I have to say, this whole line of discussion confuses me. What would be the advantage for a President to refuse to name a VP? I can envision a scenario where the vacancy wouldn’t be a political liability. What possible incentive could President Bush (or anyone else) have for leaving the post vacant?
To drive up the bidding?
In theory, the VP of a lame duck president has an enourmous advantage of incumbency over challengers both inside and outside the party. Putting someone into a vacant VP slot would be as close as we get in this country to allowing an incumbent to name a successor. Given those stakes, a sitting president may feel it’s in his interest to leave the post vacant for some length of time. The bidding line is a joke, but certainly a president could use the offer of the vice-presidency as a carrot. How likely it would be to succeed given the need for Congressional approval of any appointment I don’t know.
At the moment I can’t think of any reason why Bush wouldn’t name a replacement. But suppose it was some other President who faced a Congress controlled by the opposition party and had a mid-term election in six months. He might want to wait until after the election in hopes that he would get a Congressional majority from his party which would make the ratification of a controversial VP nomination easier.
You’re right. It is hard to imagine what would be gained; especially at present, where dithering would keep a member of the opposition party at the head of the succession line.
I suspect we wouldn’t even be having this discussion if anyone besides GWB were president. (“In your heart, you know he might.”)
Just speculating, but if Cheney were to have a fatal heart attack now I think there might be, behind the scenes, pressure from the Republican Party for Bush to stall on choosing a new veep. All the current candidates are trying to distance themselves from Bush, they might not want to be considered for that reason. If he chose someone outside the current candidate pool would that create a new candidate? Perhaps one w/ an inside track? What would it do to the current race if he were to choose Condi Rice, or Gates? Assuming the the Feb. 5th super primaries determine a nominee, would that person want to be veep?
I think think it’s very possible that a situation might arise when Bush would want to leave the office unfilled, possibly for the remainder of his term.
It seems likely that none of the current Republican presidential candidates would want the job, their only hope at winning the general election is to run as far away from Bush as possible.
So the likely scenario if Cheney keels over tomorrow is for Bush to nominate a place-holder, someone who harbors no further presidential ambitions. Some respected elder statesman. Like his dad, maybe.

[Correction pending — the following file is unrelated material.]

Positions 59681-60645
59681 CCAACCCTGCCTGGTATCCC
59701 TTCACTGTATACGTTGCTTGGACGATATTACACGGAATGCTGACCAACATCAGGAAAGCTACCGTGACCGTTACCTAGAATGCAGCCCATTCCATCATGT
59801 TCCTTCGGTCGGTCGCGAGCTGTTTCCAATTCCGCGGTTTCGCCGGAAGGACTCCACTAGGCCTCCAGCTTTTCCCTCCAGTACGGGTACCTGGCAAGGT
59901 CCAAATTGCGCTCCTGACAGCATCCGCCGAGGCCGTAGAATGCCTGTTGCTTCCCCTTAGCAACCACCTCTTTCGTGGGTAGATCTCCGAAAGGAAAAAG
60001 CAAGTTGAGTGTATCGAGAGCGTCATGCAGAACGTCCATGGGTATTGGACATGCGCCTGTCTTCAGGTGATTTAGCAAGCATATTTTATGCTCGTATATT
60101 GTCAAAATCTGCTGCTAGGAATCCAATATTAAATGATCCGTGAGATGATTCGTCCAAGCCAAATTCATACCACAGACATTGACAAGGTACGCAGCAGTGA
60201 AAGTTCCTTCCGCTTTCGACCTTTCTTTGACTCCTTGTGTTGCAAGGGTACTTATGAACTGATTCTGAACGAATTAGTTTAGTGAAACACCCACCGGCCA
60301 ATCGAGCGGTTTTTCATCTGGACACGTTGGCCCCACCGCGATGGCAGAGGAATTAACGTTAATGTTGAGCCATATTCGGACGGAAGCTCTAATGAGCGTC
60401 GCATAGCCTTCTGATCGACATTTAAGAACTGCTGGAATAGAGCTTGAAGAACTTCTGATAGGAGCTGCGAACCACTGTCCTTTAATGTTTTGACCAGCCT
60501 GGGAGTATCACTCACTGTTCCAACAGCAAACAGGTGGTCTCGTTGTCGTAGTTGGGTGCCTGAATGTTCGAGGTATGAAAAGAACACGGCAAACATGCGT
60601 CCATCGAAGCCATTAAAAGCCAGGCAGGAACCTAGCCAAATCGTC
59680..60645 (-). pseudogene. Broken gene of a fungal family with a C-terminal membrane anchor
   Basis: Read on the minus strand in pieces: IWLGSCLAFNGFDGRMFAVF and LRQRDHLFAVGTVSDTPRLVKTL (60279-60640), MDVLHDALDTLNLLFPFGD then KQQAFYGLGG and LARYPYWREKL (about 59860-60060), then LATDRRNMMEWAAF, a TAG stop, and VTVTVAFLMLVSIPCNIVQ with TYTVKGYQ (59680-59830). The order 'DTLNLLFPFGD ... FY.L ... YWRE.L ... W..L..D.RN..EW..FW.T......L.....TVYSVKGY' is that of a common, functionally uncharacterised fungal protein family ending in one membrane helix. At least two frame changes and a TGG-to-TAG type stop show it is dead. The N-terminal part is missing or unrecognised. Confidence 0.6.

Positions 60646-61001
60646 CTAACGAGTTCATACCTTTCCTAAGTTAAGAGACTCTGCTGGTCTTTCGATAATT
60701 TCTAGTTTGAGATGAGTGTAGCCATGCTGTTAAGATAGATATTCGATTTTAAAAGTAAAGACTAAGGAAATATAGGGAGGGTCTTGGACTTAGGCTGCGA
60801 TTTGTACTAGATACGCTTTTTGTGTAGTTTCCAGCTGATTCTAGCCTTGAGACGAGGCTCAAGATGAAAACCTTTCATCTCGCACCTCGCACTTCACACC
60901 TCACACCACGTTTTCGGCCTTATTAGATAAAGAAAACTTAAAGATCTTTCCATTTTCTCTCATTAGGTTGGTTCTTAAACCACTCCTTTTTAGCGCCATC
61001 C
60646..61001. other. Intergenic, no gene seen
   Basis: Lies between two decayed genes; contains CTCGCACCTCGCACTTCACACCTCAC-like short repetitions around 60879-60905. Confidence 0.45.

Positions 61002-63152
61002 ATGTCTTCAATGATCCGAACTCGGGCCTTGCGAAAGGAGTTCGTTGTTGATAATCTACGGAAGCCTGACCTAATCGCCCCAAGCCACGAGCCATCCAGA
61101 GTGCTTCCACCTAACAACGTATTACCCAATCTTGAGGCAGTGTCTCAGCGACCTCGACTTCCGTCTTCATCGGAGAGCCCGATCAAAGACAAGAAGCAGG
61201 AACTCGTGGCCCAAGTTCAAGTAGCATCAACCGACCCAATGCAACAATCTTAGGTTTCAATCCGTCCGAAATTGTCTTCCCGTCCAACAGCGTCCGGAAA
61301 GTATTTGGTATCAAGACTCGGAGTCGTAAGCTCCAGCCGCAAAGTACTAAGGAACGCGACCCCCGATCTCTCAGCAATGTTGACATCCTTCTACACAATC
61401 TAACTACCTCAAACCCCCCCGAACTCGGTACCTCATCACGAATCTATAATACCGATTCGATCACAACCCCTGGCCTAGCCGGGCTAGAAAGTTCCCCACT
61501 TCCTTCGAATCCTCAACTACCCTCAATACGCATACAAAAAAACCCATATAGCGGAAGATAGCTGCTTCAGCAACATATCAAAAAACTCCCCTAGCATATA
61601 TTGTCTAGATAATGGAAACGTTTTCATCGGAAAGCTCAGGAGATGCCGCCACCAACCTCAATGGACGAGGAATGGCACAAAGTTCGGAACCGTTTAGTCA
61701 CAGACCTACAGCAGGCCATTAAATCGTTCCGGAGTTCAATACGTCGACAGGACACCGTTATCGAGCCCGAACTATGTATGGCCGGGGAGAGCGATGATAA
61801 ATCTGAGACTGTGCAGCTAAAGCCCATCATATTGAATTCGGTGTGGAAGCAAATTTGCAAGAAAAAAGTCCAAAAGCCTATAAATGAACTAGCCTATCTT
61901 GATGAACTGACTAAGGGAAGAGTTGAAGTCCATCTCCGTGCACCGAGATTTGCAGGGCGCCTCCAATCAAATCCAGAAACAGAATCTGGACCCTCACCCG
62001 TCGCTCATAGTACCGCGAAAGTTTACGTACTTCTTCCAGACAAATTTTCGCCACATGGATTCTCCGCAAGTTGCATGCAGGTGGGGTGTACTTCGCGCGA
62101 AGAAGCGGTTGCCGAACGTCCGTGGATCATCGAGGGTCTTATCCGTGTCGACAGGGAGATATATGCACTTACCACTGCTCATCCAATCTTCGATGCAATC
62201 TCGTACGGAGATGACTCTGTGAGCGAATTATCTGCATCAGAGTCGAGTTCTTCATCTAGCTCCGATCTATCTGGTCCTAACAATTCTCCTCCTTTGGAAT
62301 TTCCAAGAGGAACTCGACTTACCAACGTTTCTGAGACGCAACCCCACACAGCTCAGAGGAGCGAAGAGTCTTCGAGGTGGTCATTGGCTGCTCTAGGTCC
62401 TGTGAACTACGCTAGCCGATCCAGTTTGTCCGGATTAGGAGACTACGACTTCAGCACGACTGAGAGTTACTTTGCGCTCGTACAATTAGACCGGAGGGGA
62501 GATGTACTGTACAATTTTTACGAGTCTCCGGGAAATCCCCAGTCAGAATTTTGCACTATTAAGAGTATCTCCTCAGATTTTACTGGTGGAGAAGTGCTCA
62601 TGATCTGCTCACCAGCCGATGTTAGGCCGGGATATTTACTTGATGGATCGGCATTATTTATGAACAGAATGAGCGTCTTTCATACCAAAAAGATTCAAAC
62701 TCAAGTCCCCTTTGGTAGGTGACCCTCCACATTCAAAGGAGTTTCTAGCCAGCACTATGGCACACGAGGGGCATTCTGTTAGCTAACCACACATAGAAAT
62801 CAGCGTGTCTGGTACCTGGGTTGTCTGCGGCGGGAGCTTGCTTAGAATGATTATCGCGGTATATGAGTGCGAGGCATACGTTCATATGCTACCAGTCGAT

A similar scenario, although involving a presidential endorsement for an upcoming election (and written before the 25th Amendment) may be found in the novel “Advise and Consent.”
The President is trying to get a controversial Secretary of State nominee through the Senate. Opposition is being led by Orrin Knox, who has twice missed the presidential nomination by a handful of votes. The President writes out an endorsement which would guarantee that Knox would take the nomination (and likely the presidency) if he agrees to drop his opposition.
Even under the strictest reading, the President could effectively avoid nominating a new VP by throwing out the name of some near-universally-hated troll, confident that the Senate, figuring that six years of having the office so occupied was quite enough, would reject the nomination (then lather, rinse, repeat).
That might appease the republicans, but I suspect the dems. would object strenuously, if for no other reason than to make the circumstances even more difficult for Bush and the repub. candidates.
Don’t you think that serving 14 months as the Vice President would make someone a much more formidable candidate in the general election? It would elevate someone like Sam Brownback or Mike Huckabee to the national stage and give people a chance to see him in action. It would be a de facto coronation as the republican heir for someone like John McCain.
I believe that the last time that a second term VP didn’t get his party’s nomination was 1920, when VP Thomas Marshall chose not to run. Frankly, there are some interesting parallels between that election and the upcoming one… president Wilson’s popularity tanked, and Marshall was tainted by the hostility towards his administration.
On the other hand, two of the last three 2-term VPs to run for president got beat, albeit by very narrow margins (Gore and Nixon). GHW Bush won easily.
There were equivalent discussions here from the Clinton haters while he was in office.